If you’re a regular reader of the Wise Mind Living blog, you know that I believe most people who are stressed out have the wrong idea about what stress is. Which is why they aren’t very good at managing their stress.
What you need to do is learn how to manage your distressing emotions—because that’s what stress really is.
So where do these distressing emotions come from?
And if you don’t like these feelings, and they’re the reasons for stress, why do you have them, anyway?
The basic answer is that we have emotions because there’s a benefit to them (even the not so fun ones) on an evolutionary scale.
Humans have evolved to have a range of emotions. The process of evolution only keeps stuff around if there’s a very good reason for it: something about the emotion increases your likelihood of survival and reproduction.
Distressing emotions are, in fact, crucial to our very survival as a species because they help us.
Our ancient ancestors’ emotional responses were part of what defined who was “fittest” and, therefore, who survived. Emotions helped those ancestors to stay alive – feeling fear helped them escape danger – so they’d still be around to procreate. This is the fight or flight response to stress.
The following examples show what these emotions meant to our most ancient ancestors. And they point to the best ways to manage those emotions (and the stress that can come from them) now.
Fear ignites the urge to run or hide from whatever threatens your safety. Or it might urge you to stand and fight when that’s needed. And it’s not just because of your feelings. The physiological changes that come along with the emotion are designed to help with either fight or flight.
Shame serves as a warning that you are at risk of being thrown out of the tribe. And, if it comes to that, your chances of survival are going to go way down. In the modern version, shame may help protect your important relationships by countering any tendency toward lying or cheating.
Anger provides a motivating force to do what must be done. In evolutionary terms, getting angry about someone stealing your food would press you into taking action to get it back or replenish your supplies. Anger lets you know something is awry and pushes you to take your chance to fix it.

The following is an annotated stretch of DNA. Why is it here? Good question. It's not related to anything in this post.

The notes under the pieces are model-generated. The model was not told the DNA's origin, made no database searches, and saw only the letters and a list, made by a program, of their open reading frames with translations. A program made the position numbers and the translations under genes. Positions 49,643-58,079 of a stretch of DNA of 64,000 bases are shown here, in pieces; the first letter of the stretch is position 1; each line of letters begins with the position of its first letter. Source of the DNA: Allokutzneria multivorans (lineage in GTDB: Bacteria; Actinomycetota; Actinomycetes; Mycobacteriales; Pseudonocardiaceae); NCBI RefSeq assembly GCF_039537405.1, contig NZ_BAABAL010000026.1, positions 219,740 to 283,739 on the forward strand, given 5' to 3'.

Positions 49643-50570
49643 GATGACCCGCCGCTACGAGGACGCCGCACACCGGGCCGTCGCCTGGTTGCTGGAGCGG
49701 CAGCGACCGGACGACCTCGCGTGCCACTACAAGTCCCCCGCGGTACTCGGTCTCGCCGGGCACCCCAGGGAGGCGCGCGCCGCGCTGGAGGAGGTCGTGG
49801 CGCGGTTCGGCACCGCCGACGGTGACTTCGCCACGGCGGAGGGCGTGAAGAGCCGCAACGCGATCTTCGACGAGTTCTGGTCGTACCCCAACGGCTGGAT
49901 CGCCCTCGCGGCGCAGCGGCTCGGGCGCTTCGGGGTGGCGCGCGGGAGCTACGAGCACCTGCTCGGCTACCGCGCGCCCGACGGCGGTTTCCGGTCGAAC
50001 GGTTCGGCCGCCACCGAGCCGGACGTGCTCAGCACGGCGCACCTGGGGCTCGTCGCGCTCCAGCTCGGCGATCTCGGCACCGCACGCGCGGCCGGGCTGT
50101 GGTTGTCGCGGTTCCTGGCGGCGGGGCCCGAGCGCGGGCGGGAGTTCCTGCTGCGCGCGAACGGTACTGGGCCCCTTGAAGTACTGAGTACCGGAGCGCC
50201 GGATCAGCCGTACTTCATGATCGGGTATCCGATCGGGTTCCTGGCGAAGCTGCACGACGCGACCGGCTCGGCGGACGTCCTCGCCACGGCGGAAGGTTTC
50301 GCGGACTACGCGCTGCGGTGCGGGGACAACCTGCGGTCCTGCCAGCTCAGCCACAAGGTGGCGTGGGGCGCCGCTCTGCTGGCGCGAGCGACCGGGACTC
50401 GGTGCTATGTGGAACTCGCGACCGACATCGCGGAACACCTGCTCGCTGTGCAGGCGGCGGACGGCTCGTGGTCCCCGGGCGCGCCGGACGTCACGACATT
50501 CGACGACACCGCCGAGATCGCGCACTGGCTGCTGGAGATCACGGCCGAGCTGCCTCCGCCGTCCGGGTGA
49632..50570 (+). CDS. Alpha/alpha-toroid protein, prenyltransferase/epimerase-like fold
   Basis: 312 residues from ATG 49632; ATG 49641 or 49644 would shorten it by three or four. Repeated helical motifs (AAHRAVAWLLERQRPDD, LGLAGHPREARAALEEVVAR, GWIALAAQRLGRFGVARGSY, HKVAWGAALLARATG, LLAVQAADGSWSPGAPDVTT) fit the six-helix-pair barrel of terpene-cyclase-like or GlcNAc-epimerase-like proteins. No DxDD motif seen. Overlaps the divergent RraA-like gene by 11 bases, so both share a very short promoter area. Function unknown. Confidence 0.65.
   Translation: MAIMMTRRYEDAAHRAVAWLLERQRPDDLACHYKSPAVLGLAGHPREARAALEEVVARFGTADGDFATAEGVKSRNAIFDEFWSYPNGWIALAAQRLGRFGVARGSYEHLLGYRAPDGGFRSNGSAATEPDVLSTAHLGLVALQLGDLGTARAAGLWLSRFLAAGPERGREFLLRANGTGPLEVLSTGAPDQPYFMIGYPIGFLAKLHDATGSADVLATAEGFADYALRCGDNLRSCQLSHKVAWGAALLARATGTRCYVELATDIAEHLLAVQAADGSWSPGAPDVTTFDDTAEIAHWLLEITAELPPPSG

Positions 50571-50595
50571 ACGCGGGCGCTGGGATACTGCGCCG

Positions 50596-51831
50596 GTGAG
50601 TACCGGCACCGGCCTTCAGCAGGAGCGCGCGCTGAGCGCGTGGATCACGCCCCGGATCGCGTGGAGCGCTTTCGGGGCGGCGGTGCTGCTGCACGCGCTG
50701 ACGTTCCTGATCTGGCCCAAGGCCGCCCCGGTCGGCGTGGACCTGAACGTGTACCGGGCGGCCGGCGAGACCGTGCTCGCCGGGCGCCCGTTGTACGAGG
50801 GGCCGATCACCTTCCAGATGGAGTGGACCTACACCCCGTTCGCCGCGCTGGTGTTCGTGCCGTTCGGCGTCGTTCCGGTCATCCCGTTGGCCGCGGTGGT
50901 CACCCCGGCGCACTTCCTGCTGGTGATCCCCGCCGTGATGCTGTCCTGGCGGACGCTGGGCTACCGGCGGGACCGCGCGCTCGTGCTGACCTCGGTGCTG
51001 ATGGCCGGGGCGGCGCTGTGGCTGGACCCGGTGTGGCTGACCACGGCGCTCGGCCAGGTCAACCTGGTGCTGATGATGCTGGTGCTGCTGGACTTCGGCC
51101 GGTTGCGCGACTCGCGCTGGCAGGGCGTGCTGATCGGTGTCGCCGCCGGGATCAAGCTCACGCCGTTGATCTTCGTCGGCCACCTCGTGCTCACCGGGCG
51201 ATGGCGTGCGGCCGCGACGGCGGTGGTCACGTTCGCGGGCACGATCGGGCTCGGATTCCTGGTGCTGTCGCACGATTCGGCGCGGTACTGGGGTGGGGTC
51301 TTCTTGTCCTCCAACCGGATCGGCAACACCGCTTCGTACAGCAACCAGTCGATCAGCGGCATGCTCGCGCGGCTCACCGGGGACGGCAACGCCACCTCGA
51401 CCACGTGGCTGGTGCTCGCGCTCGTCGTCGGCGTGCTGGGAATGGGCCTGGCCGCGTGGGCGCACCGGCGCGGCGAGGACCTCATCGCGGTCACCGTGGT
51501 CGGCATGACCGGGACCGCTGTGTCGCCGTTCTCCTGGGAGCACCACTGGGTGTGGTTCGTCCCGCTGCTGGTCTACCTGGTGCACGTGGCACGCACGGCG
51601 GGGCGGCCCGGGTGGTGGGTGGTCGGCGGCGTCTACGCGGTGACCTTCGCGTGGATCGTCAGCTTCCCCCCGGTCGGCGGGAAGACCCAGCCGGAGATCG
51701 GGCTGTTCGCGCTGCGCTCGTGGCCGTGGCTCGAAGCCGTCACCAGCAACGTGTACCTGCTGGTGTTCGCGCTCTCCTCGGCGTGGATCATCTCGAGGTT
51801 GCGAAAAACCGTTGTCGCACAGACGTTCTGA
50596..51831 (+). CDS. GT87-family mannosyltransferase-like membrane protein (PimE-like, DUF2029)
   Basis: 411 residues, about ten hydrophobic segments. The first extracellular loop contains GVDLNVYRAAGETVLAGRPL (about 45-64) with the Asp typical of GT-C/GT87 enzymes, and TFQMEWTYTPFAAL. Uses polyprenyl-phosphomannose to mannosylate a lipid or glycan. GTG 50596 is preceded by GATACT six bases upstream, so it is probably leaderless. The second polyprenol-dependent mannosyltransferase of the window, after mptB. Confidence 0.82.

And so it goes for all the major emotions (read about the 8 emotion families here), including the good ones too.
Evolutionary advantages aren’t the only value emotions provide us.
Bad feelings exist for good reasons. Emotions that distress you serve important purposes in your life today. They help you adapt to or overcome life’s challenges, or protect and defend yourself. They help you identify and respond to threat or loss – or opportunity.
Emotions can motivate you to act, and prioritize and organize what you need to do. They help you solve problems and help you connect to and communicate with others – and with yourself.
Understanding what your emotions do for you can help you manage those emotions – and any attendant stress.
Without that insight, your idea of how to manage a troublesome emotion might well be to get rid of it all together. Or try to, anyway. That’s not only impossible (your emotions are hardwired and here to stay) but is also guaranteed to make things worse.
Avoidance or denial of problematic emotions will compound their negative effects. The effort involved in suppressing emotions is so stressful in and of itself that it’s often worse than bearing the full weight of the emotion.
When you cover up, you sacrifice the benefits you would glean by contending with those emotions. Difficult emotions are useful – but only if you allow yourself to use them.
Now that you understand where your distressing emotions come from you can start to manage your emotions, your reactions – and your stress.